Fearful dogs have increased plasma glutamine and gamma-glutamyl glutamine
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CitationPuurunen, Jenni. Tiira, Katriina. Vapalahti, Katarooma. Lehtonen, Marko. Hanhineva, Kati. Lohi, Hannes. (2018). Fearful dogs have increased plasma glutamine and gamma-glutamyl glutamine. Scientific Reports, 8 (1) , 15976. 10.1038/s41598-018-34321-x.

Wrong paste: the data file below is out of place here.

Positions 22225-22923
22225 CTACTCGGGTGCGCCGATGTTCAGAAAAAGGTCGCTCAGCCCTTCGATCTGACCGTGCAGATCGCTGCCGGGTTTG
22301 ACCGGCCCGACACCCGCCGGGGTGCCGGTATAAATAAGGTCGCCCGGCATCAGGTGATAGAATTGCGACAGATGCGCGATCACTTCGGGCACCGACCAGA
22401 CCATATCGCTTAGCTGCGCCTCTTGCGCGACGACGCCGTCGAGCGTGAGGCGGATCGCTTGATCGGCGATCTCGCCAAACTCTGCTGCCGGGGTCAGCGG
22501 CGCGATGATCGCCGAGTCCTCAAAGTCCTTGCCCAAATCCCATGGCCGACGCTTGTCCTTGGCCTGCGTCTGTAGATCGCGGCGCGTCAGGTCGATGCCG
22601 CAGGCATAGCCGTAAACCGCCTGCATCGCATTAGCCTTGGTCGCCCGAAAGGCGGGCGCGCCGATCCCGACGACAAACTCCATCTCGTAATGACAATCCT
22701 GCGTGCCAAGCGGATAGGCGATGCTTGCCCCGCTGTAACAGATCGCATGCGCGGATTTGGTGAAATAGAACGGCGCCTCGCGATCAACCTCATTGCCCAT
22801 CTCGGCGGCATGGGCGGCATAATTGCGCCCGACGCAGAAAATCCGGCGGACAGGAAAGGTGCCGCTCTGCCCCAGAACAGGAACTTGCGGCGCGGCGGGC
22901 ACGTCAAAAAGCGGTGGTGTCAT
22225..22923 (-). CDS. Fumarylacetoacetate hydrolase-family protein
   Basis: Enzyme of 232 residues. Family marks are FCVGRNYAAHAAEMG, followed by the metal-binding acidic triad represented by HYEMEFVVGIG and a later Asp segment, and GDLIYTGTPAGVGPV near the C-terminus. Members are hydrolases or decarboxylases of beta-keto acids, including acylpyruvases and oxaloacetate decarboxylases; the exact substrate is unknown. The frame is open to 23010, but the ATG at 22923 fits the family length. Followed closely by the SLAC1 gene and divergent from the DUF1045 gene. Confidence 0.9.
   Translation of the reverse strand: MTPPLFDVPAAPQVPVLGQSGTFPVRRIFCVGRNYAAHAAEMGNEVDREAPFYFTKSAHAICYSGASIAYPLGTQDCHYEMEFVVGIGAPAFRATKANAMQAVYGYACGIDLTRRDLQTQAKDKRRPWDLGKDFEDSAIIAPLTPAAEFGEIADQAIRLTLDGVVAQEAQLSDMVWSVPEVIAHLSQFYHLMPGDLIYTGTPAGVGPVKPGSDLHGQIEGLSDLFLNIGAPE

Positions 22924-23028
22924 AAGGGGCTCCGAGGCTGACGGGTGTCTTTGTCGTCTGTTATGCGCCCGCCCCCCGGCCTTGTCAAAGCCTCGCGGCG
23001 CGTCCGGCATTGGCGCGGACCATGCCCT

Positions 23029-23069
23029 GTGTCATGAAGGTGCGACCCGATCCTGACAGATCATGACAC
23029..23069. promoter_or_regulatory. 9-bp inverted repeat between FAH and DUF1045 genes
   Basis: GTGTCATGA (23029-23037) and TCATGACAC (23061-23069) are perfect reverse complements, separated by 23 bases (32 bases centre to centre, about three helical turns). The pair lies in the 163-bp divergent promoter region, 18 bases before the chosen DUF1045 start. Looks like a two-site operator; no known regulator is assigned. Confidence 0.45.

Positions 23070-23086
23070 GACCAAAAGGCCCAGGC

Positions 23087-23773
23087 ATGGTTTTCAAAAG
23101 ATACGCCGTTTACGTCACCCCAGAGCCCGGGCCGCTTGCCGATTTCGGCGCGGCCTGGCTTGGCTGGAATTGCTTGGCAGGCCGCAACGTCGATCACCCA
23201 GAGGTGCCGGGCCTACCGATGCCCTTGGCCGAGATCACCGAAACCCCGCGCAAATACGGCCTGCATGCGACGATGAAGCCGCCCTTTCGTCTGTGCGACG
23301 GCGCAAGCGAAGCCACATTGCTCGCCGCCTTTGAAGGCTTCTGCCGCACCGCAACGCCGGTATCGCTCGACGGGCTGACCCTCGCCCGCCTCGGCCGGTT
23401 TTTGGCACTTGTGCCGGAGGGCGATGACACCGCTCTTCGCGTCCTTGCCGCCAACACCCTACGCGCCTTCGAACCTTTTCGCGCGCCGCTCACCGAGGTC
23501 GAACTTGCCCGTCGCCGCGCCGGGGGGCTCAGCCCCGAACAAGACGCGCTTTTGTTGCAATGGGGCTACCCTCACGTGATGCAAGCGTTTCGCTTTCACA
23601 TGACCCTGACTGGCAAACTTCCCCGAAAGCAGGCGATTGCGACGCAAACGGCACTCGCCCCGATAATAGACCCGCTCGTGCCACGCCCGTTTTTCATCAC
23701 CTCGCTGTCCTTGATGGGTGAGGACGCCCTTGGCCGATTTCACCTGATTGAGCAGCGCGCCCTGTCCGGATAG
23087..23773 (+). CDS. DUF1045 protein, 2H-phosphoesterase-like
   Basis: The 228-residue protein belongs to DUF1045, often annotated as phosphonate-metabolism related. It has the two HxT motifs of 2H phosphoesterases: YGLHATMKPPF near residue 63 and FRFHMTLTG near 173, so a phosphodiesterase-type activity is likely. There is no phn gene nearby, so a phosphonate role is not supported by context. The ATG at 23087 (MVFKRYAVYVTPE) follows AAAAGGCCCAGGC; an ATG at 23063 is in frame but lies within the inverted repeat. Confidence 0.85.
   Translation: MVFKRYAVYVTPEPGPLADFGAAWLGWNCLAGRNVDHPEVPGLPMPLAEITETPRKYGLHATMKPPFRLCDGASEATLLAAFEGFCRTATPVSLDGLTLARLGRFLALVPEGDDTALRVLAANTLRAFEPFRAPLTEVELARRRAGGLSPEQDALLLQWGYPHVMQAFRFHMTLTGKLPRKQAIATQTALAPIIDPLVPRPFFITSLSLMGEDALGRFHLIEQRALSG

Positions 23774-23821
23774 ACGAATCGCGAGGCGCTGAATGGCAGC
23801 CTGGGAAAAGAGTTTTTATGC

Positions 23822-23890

Anxiety-related disorders, including fearfulness are common and leading welfare problems among the worldwide dog population. The etiology of anxieties is complex and affected by genetic and environmental factors. Thus, there is a need for more comprehensive approaches, such as metabolomics, to understand the causes of anxiety and to identify anxiety-related biomarkers for more efficient diagnostic and treatment options. To study metabolic alterations related to canine fearfulness, a non-targeted plasma metabolite profiling was performed in a cohort of 20 fearful and 21 non-fearful dogs. The results showed that nine metabolic features were significantly associated with fearfulness. The most prominent change included increased plasma glutamine and γ-glutamyl glutamine (γ-Glu Gln) in fearful dogs across breeds. Alterations in glutamine metabolism have previously been associated with several psychiatric disorders, indicating the relevance of this finding also in dogs. In addition, we describe a novel breed-specific association between renal biomarker symmetric dimethylarginine (SDMA) and canine fearfulness. These observed metabolic alterations may result from high levels of prolonged psychological stress in fearful dogs.